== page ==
Medical Terminology Made Simple: Arteriosclerosis
As a service to people who are thinking of entering the medical and medical support professions, StraighterLine is launching a series of short posts on medical terminology. Each post will define one medical term. Today’s Medical term is . . . arteriosclerosis Arteriosclerosis is commonly called hardening of the arteries. It’s the abnormal thickening and loss of elasticity of artery walls, and it most commonly hits older people, and it is no doggone fun. There are several kinds of arteriosclerosis. In atherosclerosis, arteries hardens due to an accumulation of cholesterol-laden plaque.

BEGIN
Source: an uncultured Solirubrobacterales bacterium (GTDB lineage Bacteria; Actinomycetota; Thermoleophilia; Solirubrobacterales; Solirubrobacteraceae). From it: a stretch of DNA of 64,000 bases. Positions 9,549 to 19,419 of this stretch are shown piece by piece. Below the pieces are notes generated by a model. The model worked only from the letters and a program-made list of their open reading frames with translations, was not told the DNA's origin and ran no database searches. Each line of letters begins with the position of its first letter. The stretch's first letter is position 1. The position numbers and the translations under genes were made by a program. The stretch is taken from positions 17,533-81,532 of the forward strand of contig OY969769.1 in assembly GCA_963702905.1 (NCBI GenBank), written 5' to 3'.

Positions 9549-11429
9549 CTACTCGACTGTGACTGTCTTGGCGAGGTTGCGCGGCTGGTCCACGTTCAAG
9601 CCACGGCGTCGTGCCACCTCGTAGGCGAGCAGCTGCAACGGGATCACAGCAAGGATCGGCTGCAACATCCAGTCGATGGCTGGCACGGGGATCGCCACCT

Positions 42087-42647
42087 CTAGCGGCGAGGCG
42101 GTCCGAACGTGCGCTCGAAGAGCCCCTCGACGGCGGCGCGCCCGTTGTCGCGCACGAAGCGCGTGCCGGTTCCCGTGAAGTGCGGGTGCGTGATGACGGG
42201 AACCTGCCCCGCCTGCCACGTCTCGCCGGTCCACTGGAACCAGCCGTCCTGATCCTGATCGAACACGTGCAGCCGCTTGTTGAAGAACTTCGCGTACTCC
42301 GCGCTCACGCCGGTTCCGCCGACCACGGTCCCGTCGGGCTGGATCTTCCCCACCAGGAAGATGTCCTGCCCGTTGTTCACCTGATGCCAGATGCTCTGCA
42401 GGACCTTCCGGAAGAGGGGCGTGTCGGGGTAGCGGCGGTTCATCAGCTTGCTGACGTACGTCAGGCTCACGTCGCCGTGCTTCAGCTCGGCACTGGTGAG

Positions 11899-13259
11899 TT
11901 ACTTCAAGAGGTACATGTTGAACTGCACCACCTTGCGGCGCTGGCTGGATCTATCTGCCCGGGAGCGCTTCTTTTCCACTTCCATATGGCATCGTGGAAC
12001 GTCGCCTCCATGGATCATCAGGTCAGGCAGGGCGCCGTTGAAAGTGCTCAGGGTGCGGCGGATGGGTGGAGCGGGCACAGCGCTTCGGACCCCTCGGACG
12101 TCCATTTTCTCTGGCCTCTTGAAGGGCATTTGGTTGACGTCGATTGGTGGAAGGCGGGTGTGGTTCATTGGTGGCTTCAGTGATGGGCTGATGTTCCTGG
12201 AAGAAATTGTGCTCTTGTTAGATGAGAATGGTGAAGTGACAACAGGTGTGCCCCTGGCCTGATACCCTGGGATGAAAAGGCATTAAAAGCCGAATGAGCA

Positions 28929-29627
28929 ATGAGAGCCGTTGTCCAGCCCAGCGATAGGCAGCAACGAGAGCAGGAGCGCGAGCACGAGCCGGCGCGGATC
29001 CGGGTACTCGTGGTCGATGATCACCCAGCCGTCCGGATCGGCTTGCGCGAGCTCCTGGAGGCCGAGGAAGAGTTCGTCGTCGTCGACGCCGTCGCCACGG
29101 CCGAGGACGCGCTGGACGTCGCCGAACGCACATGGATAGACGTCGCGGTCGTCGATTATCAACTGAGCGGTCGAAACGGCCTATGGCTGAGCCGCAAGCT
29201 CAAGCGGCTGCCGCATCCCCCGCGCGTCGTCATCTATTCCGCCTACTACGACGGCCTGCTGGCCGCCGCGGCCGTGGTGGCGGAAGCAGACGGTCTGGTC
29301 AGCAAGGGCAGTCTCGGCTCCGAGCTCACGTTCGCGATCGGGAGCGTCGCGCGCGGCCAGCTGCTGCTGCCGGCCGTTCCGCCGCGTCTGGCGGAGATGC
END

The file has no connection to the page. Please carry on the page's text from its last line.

To avoid getting it, people spend years avoiding eggs, thick juicy steaks, creamy whole milk and all the foods that they really prefer. Arteriosclerosis obliterans is another kind that usually affects arteries in the legs. And then there’s Monckeberg’s calcific sclerosis, which is a pretty rare cat – it usually hardens the vessels in older people’s thyroids and uteruses. (Monckeberg must have been one unhappy dude, we feel for him.) We’ll try to find a happier medical terminology for next time. But today, the term is arteriosclerosis and we’re sticking with it. Stay tuned for more.